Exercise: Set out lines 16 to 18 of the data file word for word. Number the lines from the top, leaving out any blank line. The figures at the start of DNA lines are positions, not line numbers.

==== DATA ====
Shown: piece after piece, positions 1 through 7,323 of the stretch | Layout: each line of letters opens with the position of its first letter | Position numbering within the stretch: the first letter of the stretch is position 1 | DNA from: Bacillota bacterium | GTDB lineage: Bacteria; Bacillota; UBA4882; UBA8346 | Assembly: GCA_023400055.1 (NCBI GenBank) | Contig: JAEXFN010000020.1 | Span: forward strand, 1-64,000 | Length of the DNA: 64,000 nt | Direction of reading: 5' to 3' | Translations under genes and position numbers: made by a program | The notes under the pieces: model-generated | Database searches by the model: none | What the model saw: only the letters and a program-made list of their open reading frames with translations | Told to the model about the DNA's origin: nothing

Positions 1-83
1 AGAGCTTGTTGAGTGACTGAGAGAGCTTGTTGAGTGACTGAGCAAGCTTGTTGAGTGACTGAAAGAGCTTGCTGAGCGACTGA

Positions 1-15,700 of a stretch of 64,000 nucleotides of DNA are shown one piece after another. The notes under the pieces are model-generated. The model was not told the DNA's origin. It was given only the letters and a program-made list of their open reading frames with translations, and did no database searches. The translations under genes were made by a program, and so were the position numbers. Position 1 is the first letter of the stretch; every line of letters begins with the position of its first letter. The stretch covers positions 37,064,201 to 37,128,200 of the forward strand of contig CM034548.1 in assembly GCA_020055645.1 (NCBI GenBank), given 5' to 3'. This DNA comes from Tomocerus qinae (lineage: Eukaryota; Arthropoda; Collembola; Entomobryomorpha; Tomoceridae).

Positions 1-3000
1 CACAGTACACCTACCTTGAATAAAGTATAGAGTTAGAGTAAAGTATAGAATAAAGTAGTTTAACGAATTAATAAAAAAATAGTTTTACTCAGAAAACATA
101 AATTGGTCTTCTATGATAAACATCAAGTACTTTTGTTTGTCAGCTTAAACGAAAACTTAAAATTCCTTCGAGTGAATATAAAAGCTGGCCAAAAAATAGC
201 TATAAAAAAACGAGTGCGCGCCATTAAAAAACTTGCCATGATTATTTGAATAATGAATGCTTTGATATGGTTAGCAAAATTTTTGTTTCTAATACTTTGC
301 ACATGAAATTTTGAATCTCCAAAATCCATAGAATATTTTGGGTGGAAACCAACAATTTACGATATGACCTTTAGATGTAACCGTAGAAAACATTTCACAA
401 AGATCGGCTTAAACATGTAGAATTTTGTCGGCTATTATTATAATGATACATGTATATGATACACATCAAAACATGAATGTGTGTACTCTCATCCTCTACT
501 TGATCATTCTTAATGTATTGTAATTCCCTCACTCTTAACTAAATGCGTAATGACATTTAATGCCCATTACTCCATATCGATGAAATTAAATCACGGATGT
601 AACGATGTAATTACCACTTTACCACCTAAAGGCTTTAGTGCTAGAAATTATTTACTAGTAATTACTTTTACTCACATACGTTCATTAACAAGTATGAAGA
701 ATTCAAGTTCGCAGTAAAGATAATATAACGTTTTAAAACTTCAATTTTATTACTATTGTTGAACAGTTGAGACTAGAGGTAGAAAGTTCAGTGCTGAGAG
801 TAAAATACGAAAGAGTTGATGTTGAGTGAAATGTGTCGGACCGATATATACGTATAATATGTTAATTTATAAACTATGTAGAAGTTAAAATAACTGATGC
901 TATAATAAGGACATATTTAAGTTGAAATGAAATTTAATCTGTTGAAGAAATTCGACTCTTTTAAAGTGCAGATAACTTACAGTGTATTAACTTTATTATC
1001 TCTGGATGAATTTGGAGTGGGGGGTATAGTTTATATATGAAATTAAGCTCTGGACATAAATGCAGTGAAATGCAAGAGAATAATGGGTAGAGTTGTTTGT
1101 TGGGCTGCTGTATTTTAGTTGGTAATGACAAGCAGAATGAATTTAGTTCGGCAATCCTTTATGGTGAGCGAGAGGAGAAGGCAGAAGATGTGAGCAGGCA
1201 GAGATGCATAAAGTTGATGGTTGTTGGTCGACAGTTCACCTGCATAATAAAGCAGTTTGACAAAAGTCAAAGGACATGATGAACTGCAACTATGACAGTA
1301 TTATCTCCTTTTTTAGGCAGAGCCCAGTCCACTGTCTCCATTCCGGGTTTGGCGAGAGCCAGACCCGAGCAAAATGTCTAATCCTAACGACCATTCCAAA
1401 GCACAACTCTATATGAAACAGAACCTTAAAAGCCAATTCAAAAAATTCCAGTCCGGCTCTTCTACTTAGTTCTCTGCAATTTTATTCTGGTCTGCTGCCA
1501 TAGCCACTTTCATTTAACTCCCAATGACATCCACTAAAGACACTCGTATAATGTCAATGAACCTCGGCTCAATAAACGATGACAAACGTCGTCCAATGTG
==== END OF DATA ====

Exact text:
1001 TCTGGATGAATTTGGAGTGGGGGGTATAGTTTATATATGAAATTAAGCTCTGGACATAAATGCAGTGAAATGCAAGAGAATAATGGGTAGAGTTGTTTGT
1101 TGGGCTGCTGTATTTTAGTTGGTAATGACAAGCAGAATGAATTTAGTTCGGCAATCCTTTATGGTGAGCGAGAGGAGAAGGCAGAAGATGTGAGCAGGCA
1201 GAGATGCATAAAGTTGATGGTTGTTGGTCGACAGTTCACCTGCATAATAAAGCAGTTTGACAAAAGTCAAAGGACATGATGAACTGCAACTATGACAGTA